An emerging gut-skin axis study from Monash University discovered that microbial fermentation of dietary fiber in the gut can prevent allergic skin illness. The study may result in new ways to treat or prevent allergies.
Together with Swiss colleagues at the University Hospital of Lausanne (CHUV), Professor Ben Marsland of the Central Clinical School’s Department of Immunology showed that the fermentation of fiber in the gut by bacteria and subsequent production of short-chain fatty acids (SCFAs), particularly butyrate, protected against atopic dermatitis in mice.
The study was published in the journal Mucosal Immunology.
Although the impact of the gut microbiome on the immune system is widely known, the impact on the skin has received less attention.
“Previous work from our group, and others, has focused on the local health benefits of SCFAs in the gut as well as at distal sites such as the lung and cardiovascular system,” Professor Marsland said. “We wondered if this might also extend to the skin, which is an area that has not really been investigated.
“People speculate that diet can influence skin health, but there is not a great deal of science behind this.”
The researchers fed mice a diet high in fermentable fiber or gave them purified SCFAs. “This treatment was profoundly protective against allergic skin inflammation,” Professor Marsland said.
It only took a few minutes for the butyrate to reach the skin, where it stimulated keratinocytes to mature and produce the essential structural elements needed for a healthy skin barrier. They labeled the butyrate with isotopes and followed it in the body.
“The upshot of this was that the skin barrier was fortified against allergens – we were using house dust mite allergens – that would normally penetrate the skin barrier, activate the immune system, and start an allergic reaction in these models,” he said.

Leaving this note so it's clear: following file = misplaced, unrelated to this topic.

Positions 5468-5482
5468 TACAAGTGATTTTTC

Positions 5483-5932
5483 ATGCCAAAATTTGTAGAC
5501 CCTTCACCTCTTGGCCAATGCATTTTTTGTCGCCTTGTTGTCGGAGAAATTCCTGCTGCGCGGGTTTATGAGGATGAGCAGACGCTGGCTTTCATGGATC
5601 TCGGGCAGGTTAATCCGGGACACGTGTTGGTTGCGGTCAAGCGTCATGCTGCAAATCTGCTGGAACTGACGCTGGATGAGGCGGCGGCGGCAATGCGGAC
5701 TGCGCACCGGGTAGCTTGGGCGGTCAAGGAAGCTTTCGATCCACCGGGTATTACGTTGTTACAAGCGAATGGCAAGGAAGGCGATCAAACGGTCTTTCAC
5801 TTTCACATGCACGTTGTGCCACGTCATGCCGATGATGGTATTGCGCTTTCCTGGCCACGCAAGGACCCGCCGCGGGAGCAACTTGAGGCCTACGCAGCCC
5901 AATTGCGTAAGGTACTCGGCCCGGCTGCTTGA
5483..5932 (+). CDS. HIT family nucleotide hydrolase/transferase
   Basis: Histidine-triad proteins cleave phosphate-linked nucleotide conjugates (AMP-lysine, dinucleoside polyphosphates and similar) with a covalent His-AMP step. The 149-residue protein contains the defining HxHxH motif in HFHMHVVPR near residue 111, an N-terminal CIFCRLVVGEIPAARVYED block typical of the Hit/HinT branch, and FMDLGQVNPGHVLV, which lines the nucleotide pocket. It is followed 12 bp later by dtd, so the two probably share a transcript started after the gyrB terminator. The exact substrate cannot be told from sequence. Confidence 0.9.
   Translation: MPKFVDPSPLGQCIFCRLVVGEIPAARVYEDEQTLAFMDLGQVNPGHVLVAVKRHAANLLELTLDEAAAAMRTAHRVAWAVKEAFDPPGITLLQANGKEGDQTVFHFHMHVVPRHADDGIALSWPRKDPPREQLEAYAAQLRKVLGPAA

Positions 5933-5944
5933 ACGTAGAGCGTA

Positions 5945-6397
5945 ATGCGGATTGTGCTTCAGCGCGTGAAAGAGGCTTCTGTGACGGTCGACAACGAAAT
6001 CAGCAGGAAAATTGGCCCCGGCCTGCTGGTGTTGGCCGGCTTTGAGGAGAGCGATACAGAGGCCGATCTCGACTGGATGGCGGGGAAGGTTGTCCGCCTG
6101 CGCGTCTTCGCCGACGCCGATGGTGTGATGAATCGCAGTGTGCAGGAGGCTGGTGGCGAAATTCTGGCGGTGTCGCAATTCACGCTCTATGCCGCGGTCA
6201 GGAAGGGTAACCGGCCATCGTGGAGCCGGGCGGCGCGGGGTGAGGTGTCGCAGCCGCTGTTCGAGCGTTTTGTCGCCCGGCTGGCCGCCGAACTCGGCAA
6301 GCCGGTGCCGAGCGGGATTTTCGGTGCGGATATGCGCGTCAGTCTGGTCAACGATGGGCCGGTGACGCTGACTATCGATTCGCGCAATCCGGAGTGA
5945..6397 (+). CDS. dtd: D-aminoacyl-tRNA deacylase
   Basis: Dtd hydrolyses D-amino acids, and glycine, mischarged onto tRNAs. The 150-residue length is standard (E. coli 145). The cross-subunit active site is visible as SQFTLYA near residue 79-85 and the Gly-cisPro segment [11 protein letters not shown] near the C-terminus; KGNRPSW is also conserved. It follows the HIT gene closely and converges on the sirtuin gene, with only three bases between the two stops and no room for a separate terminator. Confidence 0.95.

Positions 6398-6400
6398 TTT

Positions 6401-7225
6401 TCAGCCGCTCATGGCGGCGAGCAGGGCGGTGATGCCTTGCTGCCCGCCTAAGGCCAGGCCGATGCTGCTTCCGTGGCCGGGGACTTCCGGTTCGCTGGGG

“It turns out the immune system was secondary to this skin barrier function.”
A skin barrier that is actively improved may offer protection against environmental exposures that lead to allergies and potentially even other skin conditions that are supported by a damaged or weak skin barrier. He claimed that SCFAs may be used externally or orally, avoiding the digestive tract.
“The fact that short-chain fatty acids can be given topically and are well-tolerated opens up possibilities for the development of preventative strategies or disease-modifying interventions – that represents the most significant translational potential of our research.”
One thing to consider is if this would benefit kids who are susceptible to the so-called “Atopic March,” a chain reaction of skin allergies that can lead to food allergies and asthma.
The investigation was carried out over five or six years by Professor Marsland and members of his Melbourne-based team in collaboration with researchers at the University Hospital of Lausanne, where he had previously worked before joining the Monash faculty. Aurélien Trompette, a Swiss citizen, served as the main author.